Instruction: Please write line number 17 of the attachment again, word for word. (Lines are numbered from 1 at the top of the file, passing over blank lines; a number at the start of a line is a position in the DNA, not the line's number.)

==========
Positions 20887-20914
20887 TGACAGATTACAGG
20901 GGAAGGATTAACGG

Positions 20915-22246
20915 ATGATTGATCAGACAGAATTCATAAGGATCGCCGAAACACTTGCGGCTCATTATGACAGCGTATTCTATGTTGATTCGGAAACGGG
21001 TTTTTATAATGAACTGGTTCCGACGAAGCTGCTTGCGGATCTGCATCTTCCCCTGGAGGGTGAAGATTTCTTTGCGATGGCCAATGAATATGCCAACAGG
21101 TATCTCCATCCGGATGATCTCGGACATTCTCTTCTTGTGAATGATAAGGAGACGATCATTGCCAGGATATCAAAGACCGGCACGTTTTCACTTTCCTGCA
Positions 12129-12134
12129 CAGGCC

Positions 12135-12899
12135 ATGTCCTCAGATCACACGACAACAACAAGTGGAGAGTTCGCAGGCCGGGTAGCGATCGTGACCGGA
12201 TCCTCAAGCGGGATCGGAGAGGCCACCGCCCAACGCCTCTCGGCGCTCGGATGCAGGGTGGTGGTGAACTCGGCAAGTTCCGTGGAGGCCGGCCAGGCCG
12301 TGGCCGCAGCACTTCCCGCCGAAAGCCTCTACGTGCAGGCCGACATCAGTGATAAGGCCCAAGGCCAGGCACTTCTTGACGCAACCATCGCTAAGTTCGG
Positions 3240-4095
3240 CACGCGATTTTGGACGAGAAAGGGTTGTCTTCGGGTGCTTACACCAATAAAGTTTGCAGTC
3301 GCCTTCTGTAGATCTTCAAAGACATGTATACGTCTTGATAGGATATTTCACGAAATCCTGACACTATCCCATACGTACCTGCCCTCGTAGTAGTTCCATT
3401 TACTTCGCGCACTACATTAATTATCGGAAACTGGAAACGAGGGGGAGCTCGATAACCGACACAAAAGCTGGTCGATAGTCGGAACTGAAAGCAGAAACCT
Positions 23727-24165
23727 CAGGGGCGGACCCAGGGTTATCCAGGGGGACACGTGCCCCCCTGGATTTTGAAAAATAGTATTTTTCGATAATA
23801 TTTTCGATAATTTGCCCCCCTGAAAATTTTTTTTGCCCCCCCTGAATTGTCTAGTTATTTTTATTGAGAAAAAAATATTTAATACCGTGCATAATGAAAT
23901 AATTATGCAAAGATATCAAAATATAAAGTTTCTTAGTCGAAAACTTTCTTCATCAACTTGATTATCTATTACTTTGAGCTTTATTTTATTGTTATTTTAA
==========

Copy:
3401 TACTTCGCGCACTACATTAATTATCGGAAACTGGAAACGAGGGGGAGCTCGATAACCGACACAAAAGCTGGTCGATAGTCGGAACTGAAAGCAGAAACCT